A Finite State Machine (FSM) is a mathematical model used to describe the behavior of a system that can be in a finite number of states. It consists of a set of states, a set of input symbols, a set of output symbols, and a transition function that determines the next state based on the current state and the input symbol. In the context of cybersecurity, FSMs are often used to model the behavior of protocols, systems, or algorithms.

To determine whether a string is accepted or rejected by an FSM, we need to understand how the FSM processes the input string and transitions between states. The FSM starts in an initial state and reads the input string symbol by symbol. At each step, the FSM consults its transition function to determine the next state based on the current state and the input symbol.

The transition function of an FSM is typically defined as a table or a graph. In the table representation, each row corresponds to a state, and each column corresponds to an input symbol. The entries in the table specify the next state that the FSM transitions to when it is in a particular state and receives a specific input symbol. In the graph representation, each state is represented by a node, and the edges between nodes represent the transitions. The labels on the edges indicate the input symbol that triggers the transition.

To determine whether a string is accepted or rejected, we start with the FSM in the initial state and feed it the input string symbol by symbol. After each symbol is processed, the FSM transitions to the next state based on the transition function. If the FSM reaches the end of the input string and ends up in a designated final state, the string is accepted. Otherwise, if the FSM reaches the end of the input string but does not end up in a final state, the string is rejected.

Let's consider an example to illustrate this process. Suppose we have an FSM with three states: A, B, and C. The initial state is A, and the final state is C. The transition function is as follows:

State | Input Symbol | Next State

——|————–|———–

A | 0 | A

A | 1 | B

B | 0 | C

B | 1 | A

C | 0 | B

C | 1 | C

Now, let's say we want to determine whether the string "101" is accepted or rejected by this FSM. We start with the FSM in state A. We read the first symbol, which is 1. Consulting the transition function, we see that when the FSM is in state A and receives a 1, it transitions to state B. We update the FSM's current state to B. Next, we read the second symbol, which is 0. According to the transition function, when the FSM is in state B and receives a 0, it transitions to state C. We update the current state to C. Finally, we read the third symbol, which is 1. The transition function tells us that when the FSM is in state C and receives a 1, it remains in state C. We update the current state to C.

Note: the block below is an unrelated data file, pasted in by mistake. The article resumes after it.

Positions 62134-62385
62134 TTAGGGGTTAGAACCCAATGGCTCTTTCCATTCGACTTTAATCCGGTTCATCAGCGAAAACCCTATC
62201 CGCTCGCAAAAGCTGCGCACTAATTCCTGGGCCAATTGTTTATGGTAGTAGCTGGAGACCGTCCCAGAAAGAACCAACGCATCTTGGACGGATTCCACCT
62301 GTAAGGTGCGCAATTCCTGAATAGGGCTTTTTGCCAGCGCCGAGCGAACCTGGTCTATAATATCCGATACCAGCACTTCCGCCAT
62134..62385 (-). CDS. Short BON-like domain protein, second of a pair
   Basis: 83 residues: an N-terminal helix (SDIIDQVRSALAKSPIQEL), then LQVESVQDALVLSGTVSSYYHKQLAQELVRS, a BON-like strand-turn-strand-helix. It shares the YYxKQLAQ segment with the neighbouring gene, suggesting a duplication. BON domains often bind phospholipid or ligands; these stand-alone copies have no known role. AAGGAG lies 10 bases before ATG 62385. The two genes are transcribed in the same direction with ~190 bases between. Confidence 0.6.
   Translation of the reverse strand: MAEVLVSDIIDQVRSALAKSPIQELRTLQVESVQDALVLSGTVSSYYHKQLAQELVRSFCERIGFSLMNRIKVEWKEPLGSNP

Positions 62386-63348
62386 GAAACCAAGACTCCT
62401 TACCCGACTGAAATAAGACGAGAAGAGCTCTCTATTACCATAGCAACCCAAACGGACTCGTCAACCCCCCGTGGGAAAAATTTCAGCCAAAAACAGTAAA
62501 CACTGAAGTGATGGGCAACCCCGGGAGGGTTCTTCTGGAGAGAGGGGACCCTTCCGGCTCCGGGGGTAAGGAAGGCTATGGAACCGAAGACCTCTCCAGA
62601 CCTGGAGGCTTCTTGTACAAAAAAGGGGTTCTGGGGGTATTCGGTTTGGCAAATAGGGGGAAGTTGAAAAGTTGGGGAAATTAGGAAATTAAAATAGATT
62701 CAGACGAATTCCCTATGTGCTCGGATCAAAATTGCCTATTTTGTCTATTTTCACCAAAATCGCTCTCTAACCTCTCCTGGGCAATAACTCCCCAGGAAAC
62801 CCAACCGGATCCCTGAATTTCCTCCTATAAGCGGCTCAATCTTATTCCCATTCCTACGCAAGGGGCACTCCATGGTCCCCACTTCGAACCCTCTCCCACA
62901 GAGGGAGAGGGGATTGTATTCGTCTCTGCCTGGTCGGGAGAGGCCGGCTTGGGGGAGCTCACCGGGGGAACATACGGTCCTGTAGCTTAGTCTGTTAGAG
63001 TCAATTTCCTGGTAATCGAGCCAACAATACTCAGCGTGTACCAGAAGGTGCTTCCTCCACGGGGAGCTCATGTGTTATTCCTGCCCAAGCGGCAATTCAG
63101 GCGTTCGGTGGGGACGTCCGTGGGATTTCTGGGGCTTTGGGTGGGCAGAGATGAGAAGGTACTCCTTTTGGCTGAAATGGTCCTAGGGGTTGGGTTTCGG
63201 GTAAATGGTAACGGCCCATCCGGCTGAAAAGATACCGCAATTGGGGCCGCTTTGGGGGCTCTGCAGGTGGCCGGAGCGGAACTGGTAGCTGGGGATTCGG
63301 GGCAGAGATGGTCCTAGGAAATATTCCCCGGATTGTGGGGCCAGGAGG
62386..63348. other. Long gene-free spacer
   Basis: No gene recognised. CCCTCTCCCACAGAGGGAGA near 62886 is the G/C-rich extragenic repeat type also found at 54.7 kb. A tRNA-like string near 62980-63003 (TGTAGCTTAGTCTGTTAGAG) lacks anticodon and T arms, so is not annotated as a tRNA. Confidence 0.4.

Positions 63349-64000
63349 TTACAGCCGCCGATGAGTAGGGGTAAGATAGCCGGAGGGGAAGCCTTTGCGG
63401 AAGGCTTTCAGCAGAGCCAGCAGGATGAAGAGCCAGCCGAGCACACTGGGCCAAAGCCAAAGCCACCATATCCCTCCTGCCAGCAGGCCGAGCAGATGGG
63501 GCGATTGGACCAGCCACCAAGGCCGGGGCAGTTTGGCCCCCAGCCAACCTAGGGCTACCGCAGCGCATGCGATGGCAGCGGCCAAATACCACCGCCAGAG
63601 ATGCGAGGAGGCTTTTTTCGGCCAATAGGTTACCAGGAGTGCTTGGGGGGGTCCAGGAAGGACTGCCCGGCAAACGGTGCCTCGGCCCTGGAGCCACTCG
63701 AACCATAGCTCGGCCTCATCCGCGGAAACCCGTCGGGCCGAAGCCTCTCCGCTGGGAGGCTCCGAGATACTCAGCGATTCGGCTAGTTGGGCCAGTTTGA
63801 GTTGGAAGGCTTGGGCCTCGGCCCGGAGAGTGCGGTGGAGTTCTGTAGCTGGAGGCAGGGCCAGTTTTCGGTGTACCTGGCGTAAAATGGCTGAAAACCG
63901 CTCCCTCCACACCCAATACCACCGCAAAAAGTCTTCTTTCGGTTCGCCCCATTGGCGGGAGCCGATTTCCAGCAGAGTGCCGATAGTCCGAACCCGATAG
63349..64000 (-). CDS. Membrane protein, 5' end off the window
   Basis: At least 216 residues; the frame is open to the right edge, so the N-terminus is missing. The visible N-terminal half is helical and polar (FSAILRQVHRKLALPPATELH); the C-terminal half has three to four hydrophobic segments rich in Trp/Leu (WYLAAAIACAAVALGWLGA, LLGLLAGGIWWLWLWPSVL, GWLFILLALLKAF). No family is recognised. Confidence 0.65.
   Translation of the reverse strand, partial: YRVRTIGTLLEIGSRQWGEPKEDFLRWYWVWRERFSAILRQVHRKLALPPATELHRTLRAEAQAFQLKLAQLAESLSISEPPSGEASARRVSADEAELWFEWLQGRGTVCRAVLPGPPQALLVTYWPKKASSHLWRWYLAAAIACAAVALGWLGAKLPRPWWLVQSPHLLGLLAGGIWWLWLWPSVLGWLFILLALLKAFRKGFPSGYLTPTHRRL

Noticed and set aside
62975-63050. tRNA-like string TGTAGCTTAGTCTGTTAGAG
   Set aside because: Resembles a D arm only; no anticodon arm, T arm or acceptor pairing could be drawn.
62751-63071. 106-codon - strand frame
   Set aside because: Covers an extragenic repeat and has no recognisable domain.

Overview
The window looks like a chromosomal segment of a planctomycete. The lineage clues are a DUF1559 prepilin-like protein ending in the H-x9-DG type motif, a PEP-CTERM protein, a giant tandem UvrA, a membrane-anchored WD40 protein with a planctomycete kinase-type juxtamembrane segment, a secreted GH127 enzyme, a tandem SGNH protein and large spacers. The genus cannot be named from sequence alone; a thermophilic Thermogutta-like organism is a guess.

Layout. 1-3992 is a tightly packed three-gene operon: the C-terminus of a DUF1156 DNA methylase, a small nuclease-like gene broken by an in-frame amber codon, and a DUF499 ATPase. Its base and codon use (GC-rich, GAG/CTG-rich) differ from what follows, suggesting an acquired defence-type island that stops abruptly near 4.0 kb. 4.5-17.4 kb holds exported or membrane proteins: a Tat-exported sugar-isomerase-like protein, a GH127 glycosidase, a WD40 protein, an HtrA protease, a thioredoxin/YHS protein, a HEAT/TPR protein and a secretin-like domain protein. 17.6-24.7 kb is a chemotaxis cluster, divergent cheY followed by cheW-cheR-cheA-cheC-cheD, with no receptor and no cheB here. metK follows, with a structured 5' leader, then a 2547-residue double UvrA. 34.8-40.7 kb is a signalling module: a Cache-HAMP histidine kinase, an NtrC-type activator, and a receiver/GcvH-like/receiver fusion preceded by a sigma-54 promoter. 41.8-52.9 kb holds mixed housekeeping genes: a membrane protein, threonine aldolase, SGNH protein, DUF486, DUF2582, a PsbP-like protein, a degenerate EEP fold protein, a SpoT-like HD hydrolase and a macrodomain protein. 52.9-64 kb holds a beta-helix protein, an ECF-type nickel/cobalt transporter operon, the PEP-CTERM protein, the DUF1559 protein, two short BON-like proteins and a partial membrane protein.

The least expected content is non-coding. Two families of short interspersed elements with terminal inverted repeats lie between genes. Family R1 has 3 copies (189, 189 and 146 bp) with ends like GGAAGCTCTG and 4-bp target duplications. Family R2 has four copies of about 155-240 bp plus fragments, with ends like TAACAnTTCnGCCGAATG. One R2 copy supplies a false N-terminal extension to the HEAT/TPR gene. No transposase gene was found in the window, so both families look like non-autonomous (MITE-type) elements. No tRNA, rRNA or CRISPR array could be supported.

At this point, we have reached the end of the input string "101". Since the FSM is in the final state C, we can conclude that the string "101" is accepted by this FSM.

An FSM determines whether a string is accepted or rejected by processing the input string symbol by symbol and transitioning between states based on a transition function. If the FSM reaches the end of the input string and ends up in a final state, the string is accepted. Otherwise, if the FSM reaches the end of the input string but does not end up in a final state, the string is rejected.

#### Other recent questions and answers regarding EITC/IS/CCTF Computational Complexity Theory Fundamentals:

- Can PDA detect a language of palindrome strings?
- Is Chomsky’s grammar normal form always decidible?
- Can a regular expression be defined using recursion?
- How to represent OR as FSM?
- Is there a contradiction between the definition of NP as a class of decision problems with polynomial-time verifiers and the fact that problems in the class P also have polynomial-time verifiers?
- Is verifier for class P polynomial?
- Can a Nondeterministic Finite Automaton (NFA) be used to represent the state transitions and actions in a firewall configuration?
- Is using three tapes in a multitape TN equivalent to single tape time t2(square) or t3(cube)? In other words is the time complexity directly related to number of tapes?
- If the value in the fixed point definition is the lim of the repeated application of the function can we call it still a fixed point? In the example shown if instead of 4->4 we have 4->3.9, 3.9->3.99, 3.99->3.999, … is 4 still the fixed point?
- If we have two TMs that describe a decidable language is the equivalence question still undecidable?

View more questions and answers in EITC/IS/CCTF Computational Complexity Theory Fundamentals